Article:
Topic: Business

Māori call for cultural appropriation to stop

By Mānia Clarke
  • Auckland

A call from Māori Trademarks advisor Karaitiana Taiuru for New Zealand business to stop Māori cultural appropriation is being supported by some Māori.  The BP and The Warehouse are among some business Taiuru has identified.

“I think it's disgusting because you got to go to the right place. At least, that's not the right place,” says Hare Akarana of Ngāti Whātua.

“They might have got permission but I want to see it on the paper saying that it was permissive for them to do that.”

“It's kiwiana almost to a degree, that's what I see immediately,” says Cory Looker of Ngāpuhi.

“But because it's on the side of a bag you have to consider how it got there.”

Judith Morunga of Ngāpuhi says “I think it's wrong because our own Māori people should be using those, otherwise it gets lost to foreigners.”

The Warehouse tiki carry bag, BP advertising panels showcasing the tiki and Titoki Whiskey in a tiki fashioned bottle are some businesses Taiuru says continue to culturally appropriate Māori.

“They need to consult with Māori,” he says.

“They need to as part of their Q & A as part of their branding they need to consider whatever products they're using is appropriate for Māori, and if it's offensive or appropriation then they should reconsider their branding.”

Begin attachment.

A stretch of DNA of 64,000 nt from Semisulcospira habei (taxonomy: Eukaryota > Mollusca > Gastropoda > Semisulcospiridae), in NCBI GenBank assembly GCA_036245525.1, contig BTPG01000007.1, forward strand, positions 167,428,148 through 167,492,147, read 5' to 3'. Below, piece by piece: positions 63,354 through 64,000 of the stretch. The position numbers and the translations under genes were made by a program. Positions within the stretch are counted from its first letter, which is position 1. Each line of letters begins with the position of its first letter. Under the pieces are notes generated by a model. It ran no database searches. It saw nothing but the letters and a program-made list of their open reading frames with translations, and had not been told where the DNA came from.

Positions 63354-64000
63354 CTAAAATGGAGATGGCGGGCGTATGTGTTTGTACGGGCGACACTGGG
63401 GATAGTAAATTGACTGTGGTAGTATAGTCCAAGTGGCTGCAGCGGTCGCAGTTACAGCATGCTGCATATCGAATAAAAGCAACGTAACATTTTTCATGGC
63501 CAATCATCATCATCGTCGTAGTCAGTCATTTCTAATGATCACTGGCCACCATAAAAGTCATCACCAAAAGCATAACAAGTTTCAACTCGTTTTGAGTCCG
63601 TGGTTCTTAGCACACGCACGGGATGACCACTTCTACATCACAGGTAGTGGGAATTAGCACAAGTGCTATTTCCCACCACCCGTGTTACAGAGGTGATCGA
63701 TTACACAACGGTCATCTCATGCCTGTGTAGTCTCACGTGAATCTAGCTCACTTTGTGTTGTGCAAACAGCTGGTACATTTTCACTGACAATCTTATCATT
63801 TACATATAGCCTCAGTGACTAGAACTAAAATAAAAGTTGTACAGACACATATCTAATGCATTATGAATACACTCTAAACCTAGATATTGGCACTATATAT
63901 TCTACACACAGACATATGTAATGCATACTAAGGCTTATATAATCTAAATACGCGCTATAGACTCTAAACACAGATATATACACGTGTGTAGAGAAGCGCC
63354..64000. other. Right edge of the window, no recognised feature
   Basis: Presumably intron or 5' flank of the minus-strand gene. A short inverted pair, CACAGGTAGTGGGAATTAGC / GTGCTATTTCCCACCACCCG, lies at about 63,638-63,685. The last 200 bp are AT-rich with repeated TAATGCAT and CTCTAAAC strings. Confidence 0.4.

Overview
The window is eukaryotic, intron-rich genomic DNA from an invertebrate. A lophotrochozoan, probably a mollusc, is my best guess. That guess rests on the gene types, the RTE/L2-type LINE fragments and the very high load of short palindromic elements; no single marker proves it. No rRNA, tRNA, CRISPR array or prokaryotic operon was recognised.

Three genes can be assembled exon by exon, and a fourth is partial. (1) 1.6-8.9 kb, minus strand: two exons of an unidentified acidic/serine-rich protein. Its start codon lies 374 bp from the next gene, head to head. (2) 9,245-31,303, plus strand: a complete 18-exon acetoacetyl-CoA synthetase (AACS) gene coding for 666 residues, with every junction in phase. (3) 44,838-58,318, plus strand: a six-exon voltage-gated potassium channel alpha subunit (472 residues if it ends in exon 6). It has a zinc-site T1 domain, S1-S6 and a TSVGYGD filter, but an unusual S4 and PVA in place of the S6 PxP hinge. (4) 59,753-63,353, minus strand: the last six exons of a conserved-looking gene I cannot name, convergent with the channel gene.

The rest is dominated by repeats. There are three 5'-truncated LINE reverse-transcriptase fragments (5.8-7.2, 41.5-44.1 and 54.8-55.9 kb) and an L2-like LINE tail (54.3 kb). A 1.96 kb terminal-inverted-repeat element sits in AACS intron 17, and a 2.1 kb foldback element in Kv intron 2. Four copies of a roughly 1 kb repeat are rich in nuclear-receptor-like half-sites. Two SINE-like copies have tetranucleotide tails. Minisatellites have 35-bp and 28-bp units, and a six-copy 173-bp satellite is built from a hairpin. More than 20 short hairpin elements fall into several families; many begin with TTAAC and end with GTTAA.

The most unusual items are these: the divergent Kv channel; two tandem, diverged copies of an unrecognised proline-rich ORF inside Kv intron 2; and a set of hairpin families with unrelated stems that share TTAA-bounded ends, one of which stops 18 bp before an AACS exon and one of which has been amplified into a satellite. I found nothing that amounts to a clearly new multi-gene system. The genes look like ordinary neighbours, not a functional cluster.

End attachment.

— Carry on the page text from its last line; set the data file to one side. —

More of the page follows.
“I don't think that's good at all. Umm to have anything of our (Māori) nature on waipiro is not good,” says Looker.

Taiuru says cultural appropriation is an international issue and the government must advance discussion with Wai 262 on traditional Māori rights.

“When we consider the customary point of view I don't think I'm being precious,” he says.

“It is offensive to some people, some Māori and it is something that with a little bit of education and consideration, New Zealand businesses can stop cultural appropriation.”

A BP spokesperson told Te Kāea that some of their BP 2Go sites were using a Tiki as part of a general instore display and necessary protocols were followed by their marketing agency at the time.

However, in October all sites removed the graphic as they didn't want to cause offence.

“I think that if you are gonna to ride on the backs of years of people cultivating a culture and getting a dollar out of it, somewhere along the line you need to front up,” says Looker.

The Warehouse were unable to comment on the matter, however Taiuru will continue to raise the issue.